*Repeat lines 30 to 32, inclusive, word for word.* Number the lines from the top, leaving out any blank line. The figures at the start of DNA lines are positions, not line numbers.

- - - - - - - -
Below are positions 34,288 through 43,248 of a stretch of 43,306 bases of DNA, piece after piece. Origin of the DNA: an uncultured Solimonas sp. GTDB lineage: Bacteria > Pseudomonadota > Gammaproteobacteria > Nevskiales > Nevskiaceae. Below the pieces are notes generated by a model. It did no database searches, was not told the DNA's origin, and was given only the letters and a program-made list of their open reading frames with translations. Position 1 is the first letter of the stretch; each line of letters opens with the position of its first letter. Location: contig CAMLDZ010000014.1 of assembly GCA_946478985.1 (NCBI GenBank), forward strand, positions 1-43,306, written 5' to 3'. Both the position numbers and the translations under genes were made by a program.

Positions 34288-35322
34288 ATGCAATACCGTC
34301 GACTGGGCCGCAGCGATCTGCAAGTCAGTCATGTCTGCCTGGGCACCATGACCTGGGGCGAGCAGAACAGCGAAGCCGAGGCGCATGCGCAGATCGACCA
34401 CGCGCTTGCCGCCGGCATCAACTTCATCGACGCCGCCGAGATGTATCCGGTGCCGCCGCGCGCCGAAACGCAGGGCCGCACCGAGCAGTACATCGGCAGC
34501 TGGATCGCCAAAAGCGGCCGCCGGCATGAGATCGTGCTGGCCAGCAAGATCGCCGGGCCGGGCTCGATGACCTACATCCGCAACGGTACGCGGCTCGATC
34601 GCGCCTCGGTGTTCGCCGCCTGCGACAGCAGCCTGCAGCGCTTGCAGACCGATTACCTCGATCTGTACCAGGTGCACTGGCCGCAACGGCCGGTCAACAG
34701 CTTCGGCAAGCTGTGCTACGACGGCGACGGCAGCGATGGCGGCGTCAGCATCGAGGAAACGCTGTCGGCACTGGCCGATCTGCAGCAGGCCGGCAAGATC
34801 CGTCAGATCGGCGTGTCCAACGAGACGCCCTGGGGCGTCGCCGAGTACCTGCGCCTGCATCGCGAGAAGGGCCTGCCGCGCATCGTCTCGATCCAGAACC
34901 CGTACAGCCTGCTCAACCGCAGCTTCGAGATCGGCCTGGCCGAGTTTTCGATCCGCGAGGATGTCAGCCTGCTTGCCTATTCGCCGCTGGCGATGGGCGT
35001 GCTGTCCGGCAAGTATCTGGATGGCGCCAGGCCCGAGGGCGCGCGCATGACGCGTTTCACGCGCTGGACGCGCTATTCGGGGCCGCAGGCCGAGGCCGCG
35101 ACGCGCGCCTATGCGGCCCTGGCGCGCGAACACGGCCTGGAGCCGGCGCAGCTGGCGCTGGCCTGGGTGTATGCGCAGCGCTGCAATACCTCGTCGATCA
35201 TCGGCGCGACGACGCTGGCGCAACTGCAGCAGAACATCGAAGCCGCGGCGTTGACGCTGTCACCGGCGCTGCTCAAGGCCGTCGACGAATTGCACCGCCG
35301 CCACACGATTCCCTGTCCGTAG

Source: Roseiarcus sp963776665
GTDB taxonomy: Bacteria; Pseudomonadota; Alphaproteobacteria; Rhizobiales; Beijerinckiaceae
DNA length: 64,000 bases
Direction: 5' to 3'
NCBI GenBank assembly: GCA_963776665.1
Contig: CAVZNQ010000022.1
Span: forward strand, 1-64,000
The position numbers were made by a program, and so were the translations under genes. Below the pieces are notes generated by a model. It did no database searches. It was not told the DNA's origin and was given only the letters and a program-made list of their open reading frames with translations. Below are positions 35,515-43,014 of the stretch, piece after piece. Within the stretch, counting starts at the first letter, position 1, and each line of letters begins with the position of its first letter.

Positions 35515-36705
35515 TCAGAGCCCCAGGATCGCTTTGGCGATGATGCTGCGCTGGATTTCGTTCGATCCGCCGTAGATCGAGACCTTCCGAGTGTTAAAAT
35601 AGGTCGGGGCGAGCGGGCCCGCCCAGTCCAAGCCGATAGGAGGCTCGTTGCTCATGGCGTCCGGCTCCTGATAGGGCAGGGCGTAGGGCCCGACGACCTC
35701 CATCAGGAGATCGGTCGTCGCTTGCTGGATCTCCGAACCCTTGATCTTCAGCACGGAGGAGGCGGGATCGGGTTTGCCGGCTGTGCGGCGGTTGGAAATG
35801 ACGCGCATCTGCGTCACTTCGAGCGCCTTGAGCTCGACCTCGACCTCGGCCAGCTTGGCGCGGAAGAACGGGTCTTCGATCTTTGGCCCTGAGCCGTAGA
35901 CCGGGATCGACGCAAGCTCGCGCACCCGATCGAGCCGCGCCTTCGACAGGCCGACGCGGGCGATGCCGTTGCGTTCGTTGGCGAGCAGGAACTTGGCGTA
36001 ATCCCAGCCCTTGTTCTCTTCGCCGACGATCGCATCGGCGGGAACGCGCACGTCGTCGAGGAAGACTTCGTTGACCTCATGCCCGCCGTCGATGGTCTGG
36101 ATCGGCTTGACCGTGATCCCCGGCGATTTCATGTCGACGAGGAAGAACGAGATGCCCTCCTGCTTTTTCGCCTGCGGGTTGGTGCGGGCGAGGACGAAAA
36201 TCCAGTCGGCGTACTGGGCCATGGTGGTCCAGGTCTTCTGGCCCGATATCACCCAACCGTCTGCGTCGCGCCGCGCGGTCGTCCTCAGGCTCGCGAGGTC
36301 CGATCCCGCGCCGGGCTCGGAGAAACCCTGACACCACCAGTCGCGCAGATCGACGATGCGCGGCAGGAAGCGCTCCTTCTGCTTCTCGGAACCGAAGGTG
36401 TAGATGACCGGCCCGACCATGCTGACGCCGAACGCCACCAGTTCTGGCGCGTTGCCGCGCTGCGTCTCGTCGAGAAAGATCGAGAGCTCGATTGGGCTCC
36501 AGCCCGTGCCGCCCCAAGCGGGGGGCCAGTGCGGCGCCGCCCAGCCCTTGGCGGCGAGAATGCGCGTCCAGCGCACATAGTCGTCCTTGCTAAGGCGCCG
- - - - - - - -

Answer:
36101 ATCGGCTTGACCGTGATCCCCGGCGATTTCATGTCGACGAGGAAGAACGAGATGCCCTCCTGCTTTTTCGCCTGCGGGTTGGTGCGGGCGAGGACGAAAA
36201 TCCAGTCGGCGTACTGGGCCATGGTGGTCCAGGTCTTCTGGCCCGATATCACCCAACCGTCTGCGTCGCGCCGCGCGGTCGTCCTCAGGCTCGCGAGGTC
36301 CGATCCCGCGCCGGGCTCGGAGAAACCCTGACACCACCAGTCGCGCAGATCGACGATGCGCGGCAGGAAGCGCTCCTTCTGCTTCTCGGAACCGAAGGTG